Ethics Update Strengthens AAPC Membership
Part 4: Instill the ethical principles of fairness and responsibility in your daily routine.
There are six ethical principles of professional conduct: integrity, respect, commitment, competence, fairness, and responsibility. We’ve explored all but the last two: fairness and responsibility. Let’s take a closer look at how you can employ these favorable traits into your everyday practices.
As members of AAPC, you’re ethically and professionally responsible for treating co-workers, employers, and colleagues fairly, and to foster an environment of fairness, whether you’re at work, a chapter meeting, or another professional event. The principle of fairness requires impartiality, honesty, and disclosure of conflicts of interest. A conflict of interest generally occurs when you’re in a position to influence a decision on behalf of a particular party that may affect another party to whom you have a corresponding and competing loyalty.
Fairness generally disregards personal feelings and prejudices, and desires to attain proper balance of conflicting interests. Fairness is treating others in the same fashion you want to be treated, and it’s at the core of all professional engagements. It’s likely the person seeking your professional services has less knowledge and training in the area of coding than yourself. You bring your knowledge and training as a healthcare business professional to establish a relationship of trust to deliver services and advice to the client. You are responsible to ensure an environment of inclusiveness and a commitment to diversity in the organization you serve.
As AAPC members, it’s your responsibility to develop, administer, and advocate policies and procedures that foster fair, consistent, and equal treatment for all. Regardless of your personal interests, you’re obligated to support and foster a corporate culture made of decisions by your organization that are both ethical and legal. It’s your ethical duty to conduct yourself in a manner that equalizes your self-interests with the interests of others. To achieve this goal, you must always act impartially and objectively. When you consider each statement or action from the perspective of those on the receiving side, choosing the correct approach becomes more readily apparent.
The word “responsibility” is used many different ways. The Merriam-Webster Dictionary defines responsibility or “responsible” as:
- Liable to be called on to answer
- Liable to be called to account as the primary cause, motive, or agent
- Being the cause or explanation
- Liable to legal review or, in case of fault, penalties
- Able to answer for one’s conduct and obligations
- Trustworthy and able to choose for oneself between right and wrong
The perception the healthcare industry has for AAPC and its members is in no small part based on the degree of professionalism we individually and collectively exhibit. It’s for this reason that AAPC members are expected to uphold to ethical standards. Responsibility is a core principle in the AAPC Code of Ethics. It requires conformance with all elements of the code and requires every member to help enforce it.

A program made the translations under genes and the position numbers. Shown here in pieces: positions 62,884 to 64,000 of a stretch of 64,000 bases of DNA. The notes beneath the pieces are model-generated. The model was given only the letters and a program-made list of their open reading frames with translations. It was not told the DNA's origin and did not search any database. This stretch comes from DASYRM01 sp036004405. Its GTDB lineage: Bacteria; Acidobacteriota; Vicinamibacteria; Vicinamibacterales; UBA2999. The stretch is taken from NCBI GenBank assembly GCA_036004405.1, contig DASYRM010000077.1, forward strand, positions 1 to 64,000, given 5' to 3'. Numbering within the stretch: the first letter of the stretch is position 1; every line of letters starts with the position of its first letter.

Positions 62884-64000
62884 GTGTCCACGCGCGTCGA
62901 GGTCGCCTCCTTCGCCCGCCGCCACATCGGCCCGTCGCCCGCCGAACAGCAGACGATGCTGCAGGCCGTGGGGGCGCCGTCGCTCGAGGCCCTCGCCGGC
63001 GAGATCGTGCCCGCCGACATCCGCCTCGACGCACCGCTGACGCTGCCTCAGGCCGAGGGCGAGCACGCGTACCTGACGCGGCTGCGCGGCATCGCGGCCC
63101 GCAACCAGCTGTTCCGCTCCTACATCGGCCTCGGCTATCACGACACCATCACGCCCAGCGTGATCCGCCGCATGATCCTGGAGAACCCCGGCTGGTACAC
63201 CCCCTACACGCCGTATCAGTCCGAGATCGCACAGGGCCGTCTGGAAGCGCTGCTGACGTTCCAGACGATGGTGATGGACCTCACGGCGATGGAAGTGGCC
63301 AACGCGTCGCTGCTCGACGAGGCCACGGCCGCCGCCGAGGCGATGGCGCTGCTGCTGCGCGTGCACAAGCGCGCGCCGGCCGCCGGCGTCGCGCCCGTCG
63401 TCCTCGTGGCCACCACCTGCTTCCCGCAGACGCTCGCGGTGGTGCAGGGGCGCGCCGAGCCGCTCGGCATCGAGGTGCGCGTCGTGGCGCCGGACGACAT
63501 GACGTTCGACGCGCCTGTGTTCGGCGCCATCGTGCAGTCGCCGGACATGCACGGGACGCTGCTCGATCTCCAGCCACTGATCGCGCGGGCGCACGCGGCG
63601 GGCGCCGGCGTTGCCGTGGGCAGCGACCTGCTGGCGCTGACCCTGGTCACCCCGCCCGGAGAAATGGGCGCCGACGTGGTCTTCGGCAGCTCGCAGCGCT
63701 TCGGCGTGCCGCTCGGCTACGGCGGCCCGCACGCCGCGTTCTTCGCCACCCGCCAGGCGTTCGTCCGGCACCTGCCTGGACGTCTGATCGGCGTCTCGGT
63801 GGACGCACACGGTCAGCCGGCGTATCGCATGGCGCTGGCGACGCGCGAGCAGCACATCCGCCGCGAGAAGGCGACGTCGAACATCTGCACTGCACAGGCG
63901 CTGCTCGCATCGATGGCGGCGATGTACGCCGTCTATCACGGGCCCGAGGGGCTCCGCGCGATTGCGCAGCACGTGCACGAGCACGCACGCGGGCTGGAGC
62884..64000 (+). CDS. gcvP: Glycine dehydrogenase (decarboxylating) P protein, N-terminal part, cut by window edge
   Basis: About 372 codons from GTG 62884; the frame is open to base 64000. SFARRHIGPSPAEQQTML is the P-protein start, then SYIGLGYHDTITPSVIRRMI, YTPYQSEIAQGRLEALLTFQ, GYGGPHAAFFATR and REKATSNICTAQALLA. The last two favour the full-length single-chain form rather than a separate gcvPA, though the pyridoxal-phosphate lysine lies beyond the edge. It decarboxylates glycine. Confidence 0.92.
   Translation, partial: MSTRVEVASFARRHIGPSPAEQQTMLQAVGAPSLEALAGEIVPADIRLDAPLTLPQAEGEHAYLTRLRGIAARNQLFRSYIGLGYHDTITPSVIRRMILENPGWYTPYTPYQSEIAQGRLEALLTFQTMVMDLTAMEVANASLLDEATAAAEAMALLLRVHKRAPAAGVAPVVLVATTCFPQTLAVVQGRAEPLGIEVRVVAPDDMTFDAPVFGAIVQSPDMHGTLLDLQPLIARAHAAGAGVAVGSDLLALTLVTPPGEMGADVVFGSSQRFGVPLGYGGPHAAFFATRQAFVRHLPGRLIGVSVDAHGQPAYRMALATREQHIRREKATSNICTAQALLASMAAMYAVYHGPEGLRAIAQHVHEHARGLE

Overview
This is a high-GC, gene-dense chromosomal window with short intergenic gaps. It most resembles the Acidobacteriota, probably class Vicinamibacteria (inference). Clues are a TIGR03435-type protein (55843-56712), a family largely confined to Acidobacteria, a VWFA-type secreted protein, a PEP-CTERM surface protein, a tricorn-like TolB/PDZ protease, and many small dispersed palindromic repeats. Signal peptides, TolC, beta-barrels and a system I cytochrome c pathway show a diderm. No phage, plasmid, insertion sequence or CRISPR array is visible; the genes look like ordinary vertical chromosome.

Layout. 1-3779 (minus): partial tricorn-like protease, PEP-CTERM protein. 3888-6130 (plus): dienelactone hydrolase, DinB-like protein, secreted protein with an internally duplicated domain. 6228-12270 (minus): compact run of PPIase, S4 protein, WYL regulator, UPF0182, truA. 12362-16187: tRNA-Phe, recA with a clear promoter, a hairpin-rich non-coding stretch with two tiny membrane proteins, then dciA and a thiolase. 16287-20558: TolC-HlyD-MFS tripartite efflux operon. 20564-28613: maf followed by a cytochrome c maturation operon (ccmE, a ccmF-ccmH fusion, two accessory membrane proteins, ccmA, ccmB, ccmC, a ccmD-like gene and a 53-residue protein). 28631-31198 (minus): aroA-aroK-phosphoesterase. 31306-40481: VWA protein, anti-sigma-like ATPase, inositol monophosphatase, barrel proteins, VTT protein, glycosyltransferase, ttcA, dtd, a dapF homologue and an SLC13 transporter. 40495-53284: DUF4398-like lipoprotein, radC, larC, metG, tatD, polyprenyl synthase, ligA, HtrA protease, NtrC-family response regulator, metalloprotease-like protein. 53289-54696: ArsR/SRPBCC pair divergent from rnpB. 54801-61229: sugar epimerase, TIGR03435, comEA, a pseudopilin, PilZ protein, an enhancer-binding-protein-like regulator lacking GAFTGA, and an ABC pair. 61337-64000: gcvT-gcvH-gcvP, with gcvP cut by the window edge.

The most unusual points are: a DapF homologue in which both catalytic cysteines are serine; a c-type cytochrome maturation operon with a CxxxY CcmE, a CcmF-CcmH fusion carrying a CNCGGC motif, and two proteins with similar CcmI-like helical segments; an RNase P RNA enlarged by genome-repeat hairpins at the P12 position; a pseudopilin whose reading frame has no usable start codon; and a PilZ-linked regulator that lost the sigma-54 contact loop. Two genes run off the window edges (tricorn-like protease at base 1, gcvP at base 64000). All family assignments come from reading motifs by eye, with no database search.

As a healthcare business professional, you are responsible for many things. As an AAPC member, you’re accountable for your professional conduct, as well as the conduct of your colleagues. In living up to this obligation, you contribute to the success of AAPC and your profession.
While some think of responsibility in terms of blame (e.g., “Who is responsible for this?”), a more positive connotation is to think of responsibility in terms of opportunity. Exert your choice to be responsible and take control! Respond appropriately, regardless of the situation or the impact of doing so. Create the outcome you want through personal choices that follow accepted ethical and moral rules.
Consider your personal decisions and actions and how they will affect you and everyone around you. Come to know and accept your limitations. As healthcare business professionals, you are responsible primarily for your work product and conduct. You are responsible for being competent and knowledgeable, and for giving employers the benefit of your knowledge and advice, even though this advice may not be followed. Ultimately, you are responsible to uphold the image of our profession. Meet this obligation by controlling your conduct and reporting misconduct of others. You are accountable in both circumstances by virtue of the AAPC Code of Ethics.
When you accept responsibility for something, others trust you will follow through. There is and must be trust that AAPC credentialed members possess all of the core values that the Code of Ethics demands: integrity, respect, commitment, competence, fairness, and responsibility. Your reputation is associated with the characteristics of other AAPC members. Acting irresponsibly results in a loss of trust. When one member violates the trust given by another, it not only damages the reputation of the individual, but that of the profession, as well. This is why AAPC members are required to comply with ethical obligations and why sanctions are imposed on those who do not conform to these standards. You must always hold yourself accountable for your actions and decisions.
This concludes our educational series of articles on ethics, which are also available on the AAPC website. Any questions about the revised Code of Ethics or complaints regarding potential misconduct by a member can be directed to the Ethics Committee by email at
AAPC Ethics Committee
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